Ten South Otago dairy farmers or companies were collectively
fined nearly $54,000 on the second day of a mass Otago
Regional Council prosecution of dairy effluent offence
charges brought before Environment Court Judge Jeff Smith in
the Balclutha District Court yesterday.
The Otago Regional Council will pocket 90% of the fines
imposed, meaning it will get about $88,000 from nearly two
days of sentencings.
The solicitors fees and court costs imposed by Judge Smith
are not included in the total.
Fines totalling more than $61,000 were issued by Judge Smith
The theme of yesterday's hearing was again the repeated
breakdown of irrigation machines (irrigators), leaving
paddocks inundated with effluent, causing potential
Judge Smith said he did not want to sound like "a broken
record" but defendants needed to ensure they checked their
irrigators regularly and suggested some should consider
updating their entire irrigation systems.
If they were used twice a day, the irrigators needed
inspection twice a day, because they had a reputation for
"I have said it once and I will say it again: if you are
using a travelling irrigator, it will break down. That's a
The Environment Court, he said, was pushing for dairy farms
in the South to consider adopting more reliable K-line
irrigation systems and 90-day effluent storage, systems
better suited to the harsher Southern climate.
• Brookhouse Farm Ltd and director Gijsbertus Broekhuizen
(52), of Benhar, jointly admitted three charges of
discharging effluent on to land in two separate incidents
between October 1 and 12 and October 10 and 12 last year.
Counsel Chris Thomsen said there was no deliberate intention
from the defendants to cause any kind of contamination but
they may have been negligent in their actions.
Judge Smith said the first incident, involving the build-up
of effluent in a gully, was more serious than the other,
which involved an irrigator pumping effluent on to land.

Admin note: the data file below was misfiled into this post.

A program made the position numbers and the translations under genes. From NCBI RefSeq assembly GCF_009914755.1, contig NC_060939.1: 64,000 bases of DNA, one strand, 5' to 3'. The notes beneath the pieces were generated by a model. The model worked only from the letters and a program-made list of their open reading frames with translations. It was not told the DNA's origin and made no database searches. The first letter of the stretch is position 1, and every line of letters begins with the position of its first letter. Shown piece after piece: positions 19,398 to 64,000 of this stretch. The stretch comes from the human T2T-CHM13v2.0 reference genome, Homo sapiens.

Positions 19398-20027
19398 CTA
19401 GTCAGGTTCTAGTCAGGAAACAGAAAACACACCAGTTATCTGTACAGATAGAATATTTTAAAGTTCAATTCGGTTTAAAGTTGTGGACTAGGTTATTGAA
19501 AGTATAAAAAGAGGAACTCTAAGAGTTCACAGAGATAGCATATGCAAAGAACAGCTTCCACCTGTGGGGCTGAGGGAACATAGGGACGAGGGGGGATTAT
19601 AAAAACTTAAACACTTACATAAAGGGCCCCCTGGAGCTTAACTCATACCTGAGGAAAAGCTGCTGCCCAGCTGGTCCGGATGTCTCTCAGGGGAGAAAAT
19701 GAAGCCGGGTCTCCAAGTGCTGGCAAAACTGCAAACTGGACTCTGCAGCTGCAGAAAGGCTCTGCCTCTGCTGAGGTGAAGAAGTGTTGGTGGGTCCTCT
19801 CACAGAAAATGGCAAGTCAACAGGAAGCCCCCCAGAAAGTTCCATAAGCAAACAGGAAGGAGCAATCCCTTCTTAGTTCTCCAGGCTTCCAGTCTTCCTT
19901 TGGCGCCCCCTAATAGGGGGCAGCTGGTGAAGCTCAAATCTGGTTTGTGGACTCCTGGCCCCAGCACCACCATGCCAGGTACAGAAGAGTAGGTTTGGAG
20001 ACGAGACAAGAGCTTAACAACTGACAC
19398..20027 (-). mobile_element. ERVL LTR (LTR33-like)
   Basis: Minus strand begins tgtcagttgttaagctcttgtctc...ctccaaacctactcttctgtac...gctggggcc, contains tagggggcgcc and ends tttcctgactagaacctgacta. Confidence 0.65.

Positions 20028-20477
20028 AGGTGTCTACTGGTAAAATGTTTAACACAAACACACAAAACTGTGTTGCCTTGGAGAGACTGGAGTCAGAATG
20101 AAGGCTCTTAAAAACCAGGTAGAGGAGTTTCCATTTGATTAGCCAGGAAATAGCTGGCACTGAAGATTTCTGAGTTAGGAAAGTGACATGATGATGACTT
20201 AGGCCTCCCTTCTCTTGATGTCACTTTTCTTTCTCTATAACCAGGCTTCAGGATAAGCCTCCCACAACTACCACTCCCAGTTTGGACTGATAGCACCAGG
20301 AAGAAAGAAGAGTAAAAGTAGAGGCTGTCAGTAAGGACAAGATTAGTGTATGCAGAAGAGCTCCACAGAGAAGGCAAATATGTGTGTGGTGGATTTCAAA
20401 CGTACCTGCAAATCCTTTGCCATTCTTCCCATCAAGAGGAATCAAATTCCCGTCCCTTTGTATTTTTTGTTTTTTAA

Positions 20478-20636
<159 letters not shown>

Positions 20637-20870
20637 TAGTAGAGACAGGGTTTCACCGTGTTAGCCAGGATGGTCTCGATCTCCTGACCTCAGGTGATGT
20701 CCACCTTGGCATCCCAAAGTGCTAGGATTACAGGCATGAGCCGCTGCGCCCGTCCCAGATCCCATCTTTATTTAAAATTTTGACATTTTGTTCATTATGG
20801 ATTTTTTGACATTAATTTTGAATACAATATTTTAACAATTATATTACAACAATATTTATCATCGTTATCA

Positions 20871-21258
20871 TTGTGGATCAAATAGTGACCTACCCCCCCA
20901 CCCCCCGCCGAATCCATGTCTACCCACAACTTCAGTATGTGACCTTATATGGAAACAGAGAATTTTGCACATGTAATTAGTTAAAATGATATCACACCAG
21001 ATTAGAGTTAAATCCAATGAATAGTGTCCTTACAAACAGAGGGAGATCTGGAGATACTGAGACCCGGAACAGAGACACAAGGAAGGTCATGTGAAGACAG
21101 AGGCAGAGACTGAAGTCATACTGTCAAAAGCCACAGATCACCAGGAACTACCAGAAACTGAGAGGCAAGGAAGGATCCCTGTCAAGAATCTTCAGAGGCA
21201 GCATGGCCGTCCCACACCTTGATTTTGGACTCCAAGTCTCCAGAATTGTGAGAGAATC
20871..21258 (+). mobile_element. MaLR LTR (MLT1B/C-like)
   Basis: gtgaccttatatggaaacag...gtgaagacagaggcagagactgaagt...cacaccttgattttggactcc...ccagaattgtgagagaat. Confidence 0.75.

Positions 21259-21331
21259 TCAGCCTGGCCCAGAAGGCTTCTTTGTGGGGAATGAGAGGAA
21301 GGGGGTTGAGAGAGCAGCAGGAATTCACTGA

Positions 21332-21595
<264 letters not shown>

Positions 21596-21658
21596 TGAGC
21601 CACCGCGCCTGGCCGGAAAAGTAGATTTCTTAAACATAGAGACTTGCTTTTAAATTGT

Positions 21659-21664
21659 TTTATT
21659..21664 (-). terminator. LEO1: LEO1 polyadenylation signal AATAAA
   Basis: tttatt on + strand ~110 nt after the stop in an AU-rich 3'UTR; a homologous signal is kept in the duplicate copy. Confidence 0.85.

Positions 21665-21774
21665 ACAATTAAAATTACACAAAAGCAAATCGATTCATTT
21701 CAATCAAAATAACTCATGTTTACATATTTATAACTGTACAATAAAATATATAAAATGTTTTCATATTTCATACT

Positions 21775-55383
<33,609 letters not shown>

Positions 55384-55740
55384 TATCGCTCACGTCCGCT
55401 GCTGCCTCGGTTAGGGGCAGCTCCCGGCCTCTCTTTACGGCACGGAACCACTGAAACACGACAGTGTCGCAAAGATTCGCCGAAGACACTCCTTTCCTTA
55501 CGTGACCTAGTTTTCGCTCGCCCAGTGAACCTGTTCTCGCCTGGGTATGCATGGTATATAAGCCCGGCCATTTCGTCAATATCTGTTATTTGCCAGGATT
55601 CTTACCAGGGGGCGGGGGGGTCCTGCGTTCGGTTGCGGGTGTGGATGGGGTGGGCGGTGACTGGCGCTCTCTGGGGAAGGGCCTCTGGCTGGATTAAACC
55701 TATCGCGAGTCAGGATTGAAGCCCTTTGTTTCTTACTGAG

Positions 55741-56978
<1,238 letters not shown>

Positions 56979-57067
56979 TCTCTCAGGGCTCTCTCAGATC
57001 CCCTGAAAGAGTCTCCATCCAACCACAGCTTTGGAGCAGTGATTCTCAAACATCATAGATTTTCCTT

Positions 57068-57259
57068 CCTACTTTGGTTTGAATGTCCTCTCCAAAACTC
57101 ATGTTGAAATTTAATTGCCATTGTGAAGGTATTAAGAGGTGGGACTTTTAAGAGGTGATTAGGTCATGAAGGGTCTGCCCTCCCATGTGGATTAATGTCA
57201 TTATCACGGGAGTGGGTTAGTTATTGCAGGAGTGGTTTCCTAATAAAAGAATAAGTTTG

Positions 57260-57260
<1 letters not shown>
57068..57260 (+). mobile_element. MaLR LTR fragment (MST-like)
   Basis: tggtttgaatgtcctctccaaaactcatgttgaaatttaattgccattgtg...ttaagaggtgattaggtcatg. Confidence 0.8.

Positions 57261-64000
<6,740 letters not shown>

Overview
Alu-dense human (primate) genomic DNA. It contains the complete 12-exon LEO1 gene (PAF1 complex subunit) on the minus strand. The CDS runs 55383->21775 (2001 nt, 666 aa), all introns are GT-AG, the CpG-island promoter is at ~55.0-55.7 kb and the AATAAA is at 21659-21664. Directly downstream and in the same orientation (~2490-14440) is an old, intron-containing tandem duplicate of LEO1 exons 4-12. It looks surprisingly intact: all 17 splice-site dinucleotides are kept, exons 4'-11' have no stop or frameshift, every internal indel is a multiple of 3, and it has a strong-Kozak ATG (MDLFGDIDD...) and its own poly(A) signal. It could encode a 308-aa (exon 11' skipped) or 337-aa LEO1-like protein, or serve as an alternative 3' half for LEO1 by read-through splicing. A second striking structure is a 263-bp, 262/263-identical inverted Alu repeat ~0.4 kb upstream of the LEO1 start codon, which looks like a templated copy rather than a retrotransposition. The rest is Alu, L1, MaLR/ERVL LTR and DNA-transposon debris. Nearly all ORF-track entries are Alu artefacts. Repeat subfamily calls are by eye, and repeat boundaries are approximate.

On the first charge, the company was convicted and fined
$5000, solicitors fees of $113 and court costs of $130; on
the second, it was fined $4000, solicitors fees of $113,
court costs of $130 and investigation costs of $1000.
On the third charge, it was convicted and discharged but
ordered to pay solicitors fees of $113 and court costs of
Broekhuizen was convicted and fined $2000 and solicitors fees
of $113 and court costs of $130 on the first two charges and
convicted and discharged with no costs on the third offence.
• Kaitangata company director Brendon Kent Gray (37) and his
company, B. K. and D. A. Gray Ltd, both admitted two charges.
The first related to the discharge of effluent through water
into a drain on Storer Rd between September 4 and 11 last
year while the second matter involved discharging effluent
causing ponding between the same dates.
Mr Thomsen said a short lapse of concentration on Gray's
behalf led to the offending.
A much larger effluent storage tank had since been built on
the property, which had 570 cows.
Judge Smith said that again it was hard to distinguish
between Gray and the company.
The offending was "at the bottom end" of the scale and he
treated the two charges as one event, deciding the major
proportion of the blame should lie with the company.
However, Gray still had a personal liability.
On the first charge, Gray was convicted and fined $1500,
solicitors fees of $113 and court costs of $130, while he was
convicted and discharged on the second charge.
The company was convicted and fined $6500, investigation
costs of $600, solicitors fees of $113 and court costs of
$130 on the first charge and convicted and discharged on the
• Inch Clutha company Ashgrove Dairy Farms Ltd and company
director Colin John Weir (59) each admitted a charge of
discharging effluent where ponding occurred on or about
October 18 last year.
There was no evidence the ponding entered waterways, but Mr
Weir was initially aggressive when approached by council
Judge Smith said the court had to support the work of